satire

#satire

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Business Wire And Webnode
In April 1999, a press release issued over Business Wire announced the creation of a new company called Webnode, which had been granted an exclusive government contract to regulate ownership of 'nodes' on the 'Next Generation Internet.' "The release linked to Webnode's corporate website," hoaxes.org explains, "which offered a 'technical explanation' that nodes were 'points of presence' (pops) on the web, which would be collected into megapops and then into gigapops and that 'connections among gigapops will be negotiated by the gigapops themselves through the Collective Entity.' Numerous media outlets picked up on the story, including Yahoo and Wired, and stock message boards filled with posts from people eager for more info about the company. But would-be Webnode investors were ...
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Journalists Invited To A Soviet Celebration
One day in 1978, at the height of the cold war, 300 foreign correspondents were invited to an official reception in Bonn, Germany, hosted by Soviet Ambassador Valentin Falin, to celebrate "the 10th anniversary of the suppression of counterrevolutionary forces in Czechoslovakia"—an event better known in the West as the 1968 Soviet invasion of Czechoslovakia. "How could they have the gall!" one incredulous journalist reportedly exclaimed. The answer? "They" hadn't. The invitations were produced and sent by a clever political satirist with a knack for forgery.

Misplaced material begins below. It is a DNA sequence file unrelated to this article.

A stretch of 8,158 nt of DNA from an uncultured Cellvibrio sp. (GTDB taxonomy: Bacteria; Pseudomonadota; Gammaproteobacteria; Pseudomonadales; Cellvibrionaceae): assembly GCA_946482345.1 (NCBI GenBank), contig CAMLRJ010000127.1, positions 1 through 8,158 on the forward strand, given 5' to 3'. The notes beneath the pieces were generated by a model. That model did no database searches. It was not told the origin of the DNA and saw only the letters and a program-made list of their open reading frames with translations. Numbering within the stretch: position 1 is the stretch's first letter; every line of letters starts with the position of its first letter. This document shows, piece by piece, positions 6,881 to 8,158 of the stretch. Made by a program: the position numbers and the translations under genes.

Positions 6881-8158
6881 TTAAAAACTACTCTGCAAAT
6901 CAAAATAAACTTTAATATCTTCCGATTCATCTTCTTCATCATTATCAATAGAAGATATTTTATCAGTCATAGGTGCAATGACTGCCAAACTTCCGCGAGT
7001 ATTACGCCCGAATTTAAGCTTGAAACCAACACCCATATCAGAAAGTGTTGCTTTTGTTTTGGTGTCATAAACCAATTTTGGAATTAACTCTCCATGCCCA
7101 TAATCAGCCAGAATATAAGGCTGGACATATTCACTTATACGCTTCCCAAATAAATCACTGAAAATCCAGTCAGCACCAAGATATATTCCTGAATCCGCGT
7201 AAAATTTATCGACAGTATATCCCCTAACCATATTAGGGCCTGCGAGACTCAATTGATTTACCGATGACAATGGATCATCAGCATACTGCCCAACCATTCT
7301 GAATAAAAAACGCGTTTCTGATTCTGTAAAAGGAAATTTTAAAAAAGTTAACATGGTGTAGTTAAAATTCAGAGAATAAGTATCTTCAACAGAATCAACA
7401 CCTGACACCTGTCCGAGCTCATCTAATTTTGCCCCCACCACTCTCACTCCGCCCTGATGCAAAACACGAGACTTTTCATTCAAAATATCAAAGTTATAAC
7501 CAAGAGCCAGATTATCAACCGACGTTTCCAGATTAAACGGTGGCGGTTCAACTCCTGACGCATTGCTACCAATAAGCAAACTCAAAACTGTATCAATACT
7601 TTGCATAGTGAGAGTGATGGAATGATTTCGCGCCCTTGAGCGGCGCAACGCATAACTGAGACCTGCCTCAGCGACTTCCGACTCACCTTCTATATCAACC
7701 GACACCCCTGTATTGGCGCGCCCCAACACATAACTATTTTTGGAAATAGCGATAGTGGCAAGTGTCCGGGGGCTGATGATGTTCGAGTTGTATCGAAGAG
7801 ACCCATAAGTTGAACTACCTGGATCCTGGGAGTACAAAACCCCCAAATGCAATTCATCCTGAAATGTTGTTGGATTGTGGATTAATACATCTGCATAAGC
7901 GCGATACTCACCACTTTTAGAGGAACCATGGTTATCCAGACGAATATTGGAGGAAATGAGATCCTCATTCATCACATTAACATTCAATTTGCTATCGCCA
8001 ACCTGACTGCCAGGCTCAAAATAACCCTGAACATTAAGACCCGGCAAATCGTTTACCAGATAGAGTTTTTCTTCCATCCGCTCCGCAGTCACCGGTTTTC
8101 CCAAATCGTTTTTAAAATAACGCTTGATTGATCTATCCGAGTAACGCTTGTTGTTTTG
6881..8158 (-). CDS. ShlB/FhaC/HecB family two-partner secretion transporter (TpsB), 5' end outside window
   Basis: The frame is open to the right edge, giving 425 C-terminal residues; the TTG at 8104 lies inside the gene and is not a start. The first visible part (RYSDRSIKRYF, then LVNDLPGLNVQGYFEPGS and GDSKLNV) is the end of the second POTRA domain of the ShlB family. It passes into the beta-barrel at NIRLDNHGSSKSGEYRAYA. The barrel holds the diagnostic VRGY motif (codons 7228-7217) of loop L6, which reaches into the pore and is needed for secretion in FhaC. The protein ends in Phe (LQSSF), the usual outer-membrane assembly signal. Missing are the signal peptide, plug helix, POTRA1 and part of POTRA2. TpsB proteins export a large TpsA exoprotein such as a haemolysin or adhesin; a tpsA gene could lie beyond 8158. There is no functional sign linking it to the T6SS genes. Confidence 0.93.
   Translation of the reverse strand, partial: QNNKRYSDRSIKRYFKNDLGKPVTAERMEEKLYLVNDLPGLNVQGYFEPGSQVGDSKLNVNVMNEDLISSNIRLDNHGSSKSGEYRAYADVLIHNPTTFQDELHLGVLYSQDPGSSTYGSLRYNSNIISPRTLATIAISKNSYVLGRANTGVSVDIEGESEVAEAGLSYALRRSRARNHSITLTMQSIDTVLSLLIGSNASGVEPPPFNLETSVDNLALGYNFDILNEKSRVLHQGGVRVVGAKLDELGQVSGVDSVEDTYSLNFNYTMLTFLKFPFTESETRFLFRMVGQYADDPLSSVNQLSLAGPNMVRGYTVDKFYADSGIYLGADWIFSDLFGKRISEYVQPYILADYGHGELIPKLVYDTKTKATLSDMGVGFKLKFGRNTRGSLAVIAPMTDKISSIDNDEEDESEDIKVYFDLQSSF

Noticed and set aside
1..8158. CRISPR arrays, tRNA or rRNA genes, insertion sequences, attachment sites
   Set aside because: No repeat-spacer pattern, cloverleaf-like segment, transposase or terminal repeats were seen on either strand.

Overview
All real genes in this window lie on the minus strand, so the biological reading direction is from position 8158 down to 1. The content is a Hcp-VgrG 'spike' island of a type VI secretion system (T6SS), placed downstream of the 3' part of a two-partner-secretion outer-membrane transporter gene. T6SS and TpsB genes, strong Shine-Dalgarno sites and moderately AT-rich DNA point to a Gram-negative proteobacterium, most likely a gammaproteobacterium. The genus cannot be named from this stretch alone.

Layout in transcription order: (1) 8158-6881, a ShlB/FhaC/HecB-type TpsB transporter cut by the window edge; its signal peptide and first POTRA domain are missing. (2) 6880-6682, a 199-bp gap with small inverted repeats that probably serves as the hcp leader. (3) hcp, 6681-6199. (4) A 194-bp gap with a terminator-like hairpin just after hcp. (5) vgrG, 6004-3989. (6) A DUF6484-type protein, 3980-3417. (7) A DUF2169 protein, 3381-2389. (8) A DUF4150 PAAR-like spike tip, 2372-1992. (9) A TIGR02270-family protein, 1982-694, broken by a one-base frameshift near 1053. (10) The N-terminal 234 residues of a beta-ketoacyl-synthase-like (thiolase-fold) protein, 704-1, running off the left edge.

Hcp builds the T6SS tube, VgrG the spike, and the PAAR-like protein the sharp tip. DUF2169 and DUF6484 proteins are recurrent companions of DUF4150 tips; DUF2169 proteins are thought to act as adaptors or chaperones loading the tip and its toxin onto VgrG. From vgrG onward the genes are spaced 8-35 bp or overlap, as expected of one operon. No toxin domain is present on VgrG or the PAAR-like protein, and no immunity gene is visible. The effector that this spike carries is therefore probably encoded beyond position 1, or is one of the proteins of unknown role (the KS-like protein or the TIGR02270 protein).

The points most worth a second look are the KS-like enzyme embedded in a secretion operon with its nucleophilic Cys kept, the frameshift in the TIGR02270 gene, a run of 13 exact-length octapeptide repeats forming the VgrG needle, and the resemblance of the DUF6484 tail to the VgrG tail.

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Trevor Prideaux's Turnip Prizes
In 1998, a Somerset pub-goer named Trevor Prideaux began issuing an annual "Turnip Prize" as a parody of the UK  art world's Turner Prize. The winner in 2003? James Timms' "Take a Leaf From My Chuck," a work inspired by a "freak leaf-blowing accident in a farmyard," comprising a raw chicken stuffed with leaves. * As of 2020, the Turnip Prizes were still being awarded each year in multiple categories.
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Coventry Cathedral, UK
A Comedian Skewers The Reconstruction Of Coventry Cathedral
In the early 1960s, a comedian posing as Sir Basil Spence, the architect behind the reconstruction of Coventry Cathedral after World War II, delivered a mock address at The Establishment in London: "First of all, of course, we owe an enormous debt of gratitude to the German people for making this whole project possible in the first place. Second, we owe a debt of gratitude to the people of Coventry itself, who when asked to choose between having a cathedral and having hospitals, schools and houses, plumped immediately (I'm glad to say) for the cathedral, recognizing, I think, the need of any community to have a place where the whole community can gather together and pray for such things ...
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On April 1st, 2005, Popular Photography magazine ran an article entitled "Can these photos be saved?" about how to remove unsightly wrinkles from photographic subjects. They chose, as an example of a photo that "needed to be saved," Dorothea Lange's "Migrant Mother" photo taken in 1936 during the Great Depression. Lange's photo is one of the most widely admired in the world. It wouldn't be an exaggeration to describe it as the Mona Lisa of photographs, and the Migrant Mother's stoic expression is what makes the image great. Nevertheless, the editors of Popular Photography erased her wrinkles, softened her gaze, and removed her kids, transforming her from an iconic symbol of endurance into a smooth-faced, worry-free soccer mom. Their readers ...